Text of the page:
In addition, with the perception that the age of the guns was over, the Phantom's considerably larger payload and the ability to perform air-to-ground as well as air-to-air missions, trumped Vought's fast but single-purposed fighter. For similar reasons, the Phantom would replace the Navy's F-8 Crusader as the primary daylight air superiority fighter in the Vietnam War, although it was originally introduced as a missile-armed interceptor to complement day fighters like the Crusader.
The F8U-3 program was canceled with five aircraft built. Three aircraft flew during the test program, and, along with two other airframes, were transferred to NASA for atmospheric testing, as the Crusader III was capable of flying above 95% of the Earth's atmosphere. NASA pilots flying at NAS Patuxent River routinely intercepted and defeated U.S. Navy Phantom IIs in mock dogfights, until complaints from the Navy put an end to the harassment.
All of the Crusader IIIs were later scrapped.
- Crew: 1 pilot
- Length: 58 ft 8 in (17.88 m)
- Wingspan: 39 ft 11 in (12.16 m)
- Height: 16 ft 4 in (4.98 m)
- Wing area: 450 ft² (41.8 m²)
- Empty weight: 21,860 lb (9,915 kg)
- Loaded weight: 32,320 lb (14,660 kg)
- Max. takeoff weight: 38,770 lb (17,590 kg)
- Powerplant: 1 × Pratt & Whitney J75-P-5A afterburning turbojet
- Fuel capacity: 2,000 US gal (7,700 l)
- Maximum speed: 2.39 Mach (demonstrated) at 50,000 ft (15,000 m)
- Cruise speed: 500 kn (575 mph, 925 km/h)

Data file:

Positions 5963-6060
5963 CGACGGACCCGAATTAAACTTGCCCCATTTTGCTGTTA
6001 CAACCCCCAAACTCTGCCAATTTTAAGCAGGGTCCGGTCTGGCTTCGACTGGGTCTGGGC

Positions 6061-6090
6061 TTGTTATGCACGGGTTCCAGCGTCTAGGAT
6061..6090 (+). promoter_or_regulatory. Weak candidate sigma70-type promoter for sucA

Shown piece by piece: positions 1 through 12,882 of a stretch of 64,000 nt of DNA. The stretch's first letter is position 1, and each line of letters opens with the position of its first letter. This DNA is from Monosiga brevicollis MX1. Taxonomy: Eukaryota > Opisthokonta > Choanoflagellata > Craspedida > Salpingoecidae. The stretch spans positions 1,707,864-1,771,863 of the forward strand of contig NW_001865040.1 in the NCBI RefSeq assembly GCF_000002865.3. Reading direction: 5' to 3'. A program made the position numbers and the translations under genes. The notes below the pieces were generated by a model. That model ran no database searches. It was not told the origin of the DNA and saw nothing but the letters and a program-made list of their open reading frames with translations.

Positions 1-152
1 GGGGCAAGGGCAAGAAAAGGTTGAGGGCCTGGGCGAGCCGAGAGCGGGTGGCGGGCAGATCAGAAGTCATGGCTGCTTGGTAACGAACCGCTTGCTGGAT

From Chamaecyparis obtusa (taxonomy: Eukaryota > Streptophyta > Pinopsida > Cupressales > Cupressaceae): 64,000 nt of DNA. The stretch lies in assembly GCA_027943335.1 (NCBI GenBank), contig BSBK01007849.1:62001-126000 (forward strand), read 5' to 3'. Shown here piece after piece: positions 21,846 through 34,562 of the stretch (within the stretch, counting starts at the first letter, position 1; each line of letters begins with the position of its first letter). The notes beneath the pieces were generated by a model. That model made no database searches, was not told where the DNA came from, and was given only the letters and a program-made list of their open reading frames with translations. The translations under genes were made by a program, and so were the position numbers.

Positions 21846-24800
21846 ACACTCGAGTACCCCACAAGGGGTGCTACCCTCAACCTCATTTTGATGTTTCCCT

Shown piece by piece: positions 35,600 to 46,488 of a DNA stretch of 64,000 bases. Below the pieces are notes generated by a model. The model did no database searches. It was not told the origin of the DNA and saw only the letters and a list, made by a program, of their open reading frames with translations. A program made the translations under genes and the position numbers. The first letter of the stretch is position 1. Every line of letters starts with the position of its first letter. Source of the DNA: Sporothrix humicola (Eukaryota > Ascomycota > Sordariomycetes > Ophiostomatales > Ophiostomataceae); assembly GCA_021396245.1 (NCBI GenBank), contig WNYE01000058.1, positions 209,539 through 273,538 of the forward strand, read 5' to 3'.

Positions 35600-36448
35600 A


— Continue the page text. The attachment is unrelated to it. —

- Range: 560 nmi, (645 mi, 1,040 km)with external fuel
- Ferry range: 1,777 NM (2,045 mi, 3,290 km)
- Service ceiling: 65,000 ft (19,800 m)
- Rate of climb: 32,500 ft/min (165 m/s)
- Wing loading: 72 lb/ft² (350 kg/m²)
- Thrust/weight: 0.74 at take-off, 0.97 at combat weight
- Guns: 4 × 20 mm (0.79 in) Colt Mk 12 cannon (planned; never installed)
- Raytheon Aero 1B weapons control system, including:
- Autotechnicas AN/AWG-7 missile control system
- AN/APQ-50 radar
- Related development
- Aircraft of comparable role, configuration and era
- Related lists
- Tillman 1990
- Gunston 1981, p. 243.
- Gunston 1981, p. 244.
- Pike, J. "F8U-3 Crusader III." GlobalSecurity.org. Retrieved: 11 June 2011.
- Gunston 1981, p. 245.
- Tillman 1990, p. 196.
- Green, William and Gordon Swanborough. The Great Book of Fighters. St. Paul, Minnesota: MBI Publishing, 2001. ISBN 0-7603-1194-3.
- Baugher, Joe. "Vought XF8U-3 Crusader III." US Navy Fighter Aircraft, 23 January 2000. Retrieved: 11 June 2011.
- Gunston, Bill. "Vought XF8U-3 Crusader III." Fighters of the Fifties. North Branch, Minnesota: Specialty Press, 1981. ISBN 0-933424-32-9.
- Thomason, Tommy. Vought F8U-3 Crusader III Super Crusader (Naval Fighters, 87). Simi Valley, California: Ginter Books, 2010. ISBN 978-0-9846114-0-9.
- Tillman, Barrett. MiG Master: Story of the F-8 Crusader (Second edition). Annapolis, Maryland: Naval Institute Press, 1990. ISBN 0-87021-585-X.
|Wikimedia Commons has media related to Vought XF8U-3 Crusader III.|
- F8U-3 Weapons System, from the Texas Archive of the Moving Image